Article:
What’s Venus Williams’ secret to everlasting tennis life?

What’s Venus Williams’ secret to everlasting tennis life?

By the third set, Williams was in command, and she closed her 6-7 (3), 7-6 (3), 6-2 win with that rarest of gestures from her: A fist-pump, a “Come on!” and a stare across the net that would have done her sister proud.

“Venus: She’s Got It” was the message on one fan’s sign at the Australian Open on Tuesday. For much of her first-round match with Mihaela Buzarnescu, though, that sentiment seemed much more hopeful than it did realistic. When the contest began, the 38-year-old Williams was walking slowly between points, and the compression sleeve on her right arm looked ominous—it was bright and pink, yes, but still ominous. In her opening service game, Venus tossed the ball waywardly and was forced to catch it four straight times. She was decelerating on her forehand and dropping into the net. Even her new, free-flowing hairstyle was bothering her.

This was Williams’ first Grand Slam match in more than a decade without her longtime coach, David Witt; that most-stable of tennis partnerships finally ended in the off-season, after Venus dropped out of the Top 10 and all the way down to No. 38—that’s why Buzarnescu was the seed in this contest, rather than the seven-time Grand Slam champion. Williams’ decline began at last year’s Australian Open, when she lost in the opening round to Belinda Bencic. Early losses at the French Open and Wimbledon followed, and she pulled the plug on her season after a quick defeat at the hands of her sister Serena at the US Open. Was she going to stumble at the starting gate again in 2019? Twenty years after her debut Down Under, were we finally witnessing the long-anticipated, long-defied fadeaway of one of tennis’ most enduring champions? Should that fan’s sign have read, “Venus: She’s Had It” instead?

If you’ve been watching Venus long enough, you know that it’s just when thoughts like this begin to creep into your mind that she immediately erases them again. She began to do that midway through the first set against Buzarnescu. Unable to serve all-out, Williams relied on her slow, sliding slice instead. Instead of leaning back on her forehand, as she did at the start, she made a point of getting up to it and attacking it. When Buzarnescu served for the match at 5-3 in the second set, Venus, perhaps aware of the Romanian’s penchant for blowing big leads, dialed back her aggressiveness and waited for Buzarnescu’s nerves to kick in–which they did. By the third set, Williams was in command, and she closed her 6-7 (3), 7-6 (3), 6-2 win with that rarest of gestures from her: A fist-pump, a “Come on!” and a stare across the net that would have done her sister proud.

“I’m banking on my experience,” Williams said when she was asked what it was like to play without Witt. Some wondered whether she would be “match tough” in Melbourne, having entered just one tournament since the US Open. But can someone who has played 1,025 matches since turning pro 25 years ago ever be anything other than match tough?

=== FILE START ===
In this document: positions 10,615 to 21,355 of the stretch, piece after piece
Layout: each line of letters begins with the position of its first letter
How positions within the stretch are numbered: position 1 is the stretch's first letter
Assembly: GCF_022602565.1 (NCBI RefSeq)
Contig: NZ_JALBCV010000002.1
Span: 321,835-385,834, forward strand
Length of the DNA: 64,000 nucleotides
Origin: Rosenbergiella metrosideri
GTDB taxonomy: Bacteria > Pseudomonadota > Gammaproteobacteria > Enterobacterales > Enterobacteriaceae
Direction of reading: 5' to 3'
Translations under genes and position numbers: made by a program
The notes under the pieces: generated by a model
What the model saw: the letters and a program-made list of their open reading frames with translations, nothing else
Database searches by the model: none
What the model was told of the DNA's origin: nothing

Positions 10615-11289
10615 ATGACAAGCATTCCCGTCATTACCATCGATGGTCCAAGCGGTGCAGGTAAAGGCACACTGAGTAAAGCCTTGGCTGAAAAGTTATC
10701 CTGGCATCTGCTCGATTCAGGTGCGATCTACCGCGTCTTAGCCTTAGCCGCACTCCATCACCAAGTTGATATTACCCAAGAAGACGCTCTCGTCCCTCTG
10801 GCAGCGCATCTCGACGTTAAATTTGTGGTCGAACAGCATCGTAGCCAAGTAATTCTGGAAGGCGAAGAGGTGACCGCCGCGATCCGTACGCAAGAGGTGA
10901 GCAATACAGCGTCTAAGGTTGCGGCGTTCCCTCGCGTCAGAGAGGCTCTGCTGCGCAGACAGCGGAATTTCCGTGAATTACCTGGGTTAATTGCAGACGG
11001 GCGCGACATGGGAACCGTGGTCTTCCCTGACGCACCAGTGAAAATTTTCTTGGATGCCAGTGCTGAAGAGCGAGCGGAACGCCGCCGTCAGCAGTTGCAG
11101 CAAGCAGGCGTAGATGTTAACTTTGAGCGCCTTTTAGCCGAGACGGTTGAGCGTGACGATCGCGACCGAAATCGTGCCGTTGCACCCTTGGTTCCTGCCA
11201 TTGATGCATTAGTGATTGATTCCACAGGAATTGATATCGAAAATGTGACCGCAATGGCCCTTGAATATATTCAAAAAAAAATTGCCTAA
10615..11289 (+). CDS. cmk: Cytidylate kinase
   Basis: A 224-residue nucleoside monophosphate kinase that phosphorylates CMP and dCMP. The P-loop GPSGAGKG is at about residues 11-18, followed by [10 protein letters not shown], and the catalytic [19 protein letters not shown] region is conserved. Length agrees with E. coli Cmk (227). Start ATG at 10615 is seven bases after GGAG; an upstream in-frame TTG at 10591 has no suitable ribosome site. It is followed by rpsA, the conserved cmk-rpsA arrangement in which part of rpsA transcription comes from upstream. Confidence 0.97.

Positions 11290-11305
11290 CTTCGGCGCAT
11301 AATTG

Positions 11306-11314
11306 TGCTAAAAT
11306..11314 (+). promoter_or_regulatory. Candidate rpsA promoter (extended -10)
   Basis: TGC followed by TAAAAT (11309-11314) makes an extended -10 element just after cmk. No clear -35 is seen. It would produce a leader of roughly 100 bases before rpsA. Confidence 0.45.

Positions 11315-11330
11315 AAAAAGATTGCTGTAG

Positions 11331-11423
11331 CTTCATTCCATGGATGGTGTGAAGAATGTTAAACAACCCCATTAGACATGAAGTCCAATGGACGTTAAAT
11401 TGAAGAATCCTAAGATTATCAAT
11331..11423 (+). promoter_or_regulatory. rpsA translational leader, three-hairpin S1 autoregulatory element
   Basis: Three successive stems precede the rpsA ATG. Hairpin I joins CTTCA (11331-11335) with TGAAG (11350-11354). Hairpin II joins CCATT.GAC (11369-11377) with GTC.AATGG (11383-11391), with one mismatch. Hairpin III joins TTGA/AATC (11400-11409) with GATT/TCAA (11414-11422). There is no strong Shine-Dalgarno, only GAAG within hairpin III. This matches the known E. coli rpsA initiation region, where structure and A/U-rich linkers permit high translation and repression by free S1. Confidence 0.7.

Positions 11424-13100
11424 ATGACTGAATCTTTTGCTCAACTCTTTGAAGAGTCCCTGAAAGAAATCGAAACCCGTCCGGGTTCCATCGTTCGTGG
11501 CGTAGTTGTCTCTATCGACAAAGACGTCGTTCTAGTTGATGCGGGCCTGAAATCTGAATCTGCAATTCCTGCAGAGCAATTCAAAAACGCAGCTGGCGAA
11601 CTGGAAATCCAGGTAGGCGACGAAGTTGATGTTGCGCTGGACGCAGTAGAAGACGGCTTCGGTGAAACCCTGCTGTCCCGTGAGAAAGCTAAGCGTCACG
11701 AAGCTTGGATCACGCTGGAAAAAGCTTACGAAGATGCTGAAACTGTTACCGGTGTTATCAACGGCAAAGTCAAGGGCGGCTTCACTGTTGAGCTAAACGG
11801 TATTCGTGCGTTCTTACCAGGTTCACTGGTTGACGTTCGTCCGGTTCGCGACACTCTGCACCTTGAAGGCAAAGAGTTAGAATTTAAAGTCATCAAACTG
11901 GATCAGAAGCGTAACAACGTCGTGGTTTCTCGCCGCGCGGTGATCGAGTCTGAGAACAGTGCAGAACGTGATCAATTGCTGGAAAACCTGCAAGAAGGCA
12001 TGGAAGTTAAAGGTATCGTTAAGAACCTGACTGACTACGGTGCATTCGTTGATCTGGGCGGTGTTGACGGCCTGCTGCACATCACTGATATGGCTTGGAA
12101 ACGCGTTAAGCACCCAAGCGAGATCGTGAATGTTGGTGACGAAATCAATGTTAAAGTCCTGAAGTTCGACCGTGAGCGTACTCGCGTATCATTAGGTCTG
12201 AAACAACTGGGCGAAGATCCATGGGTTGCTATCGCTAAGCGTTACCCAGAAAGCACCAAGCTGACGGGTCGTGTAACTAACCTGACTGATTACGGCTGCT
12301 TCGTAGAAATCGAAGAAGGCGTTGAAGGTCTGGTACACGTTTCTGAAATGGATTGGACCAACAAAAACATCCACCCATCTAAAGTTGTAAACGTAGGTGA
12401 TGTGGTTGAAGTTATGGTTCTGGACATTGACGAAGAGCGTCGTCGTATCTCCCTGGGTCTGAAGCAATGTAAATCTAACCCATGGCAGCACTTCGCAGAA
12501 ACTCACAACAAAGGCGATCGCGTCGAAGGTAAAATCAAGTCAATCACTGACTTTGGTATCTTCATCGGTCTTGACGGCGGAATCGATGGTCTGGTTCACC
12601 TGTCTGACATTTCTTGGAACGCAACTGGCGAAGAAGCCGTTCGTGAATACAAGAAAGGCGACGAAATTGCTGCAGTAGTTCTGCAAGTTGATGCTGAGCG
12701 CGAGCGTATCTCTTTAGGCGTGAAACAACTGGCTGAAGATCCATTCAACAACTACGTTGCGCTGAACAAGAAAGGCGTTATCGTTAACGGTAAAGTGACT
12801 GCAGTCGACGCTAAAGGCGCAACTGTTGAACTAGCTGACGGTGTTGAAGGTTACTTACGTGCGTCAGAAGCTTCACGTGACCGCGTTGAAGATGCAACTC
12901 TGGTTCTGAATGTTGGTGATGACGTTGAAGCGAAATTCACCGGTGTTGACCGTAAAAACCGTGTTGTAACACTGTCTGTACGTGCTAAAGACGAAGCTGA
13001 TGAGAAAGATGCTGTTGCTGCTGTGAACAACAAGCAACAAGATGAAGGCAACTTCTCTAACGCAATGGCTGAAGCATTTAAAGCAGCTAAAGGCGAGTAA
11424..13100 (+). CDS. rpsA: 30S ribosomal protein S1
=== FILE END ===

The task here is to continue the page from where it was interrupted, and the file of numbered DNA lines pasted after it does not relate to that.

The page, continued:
“I just tried to play better,” Venus said afterward, in her customarily straightforward, no frills fashion. For her, competing is simple, so there’s no reason to complicate it for the media. “I mean, there were moments when it looked like maybe she had the match at that time. I just kind of forgot the score and kind of focused on my game.”

“Every point is another one you can win,” she said. You can add that to the ever-growing list of Venus Williams’s Mystically Wise Tennis Quotes.

What is Venus’ secret to everlasting tennis life? I’d say it’s about always remembering who she is. She’s known who she was, and what she was going to be—a champion—since her father, Richard, embedded the idea in her head when she was a little girl. “Brainwashing” is how Venus has laughingly described the ways in which Richard convinced her that she was going to be a world-beater. Whatever he did, that sense of herself has never left Venus, and it allows her to play the long game when it comes to her career. Losing streaks, devastating defeats, dips in rankings, injuries, illnesses, burnout: Venus can ignore all of the problems that normally plague a pro player, because she knows that, sooner or later, she’ll be Venus Williams again.

In 2017, Venus’ run to the Australian Open final launched her toward one of the best seasons of her career. In 2018, her first round loss in Melbourne led to one of her most disappointing. Will this opening-round comeback win over a quality opponent kick-start another climb up the rankings? Will Venus be Venus again in 2019? Her 25-year career tells us we can never rule it out.

For today, Venus was happy to live in the moment and do the one thing she loves to do most: Get a win. When it was over, she walked out to the middle of the court, waved to the crowd, and went into her traditional victory twirl. She didn’t make it all the way around quite as quickly she might have in the distant past, but she made it. And her grin was as wide as it has ever been. She’s still got it.


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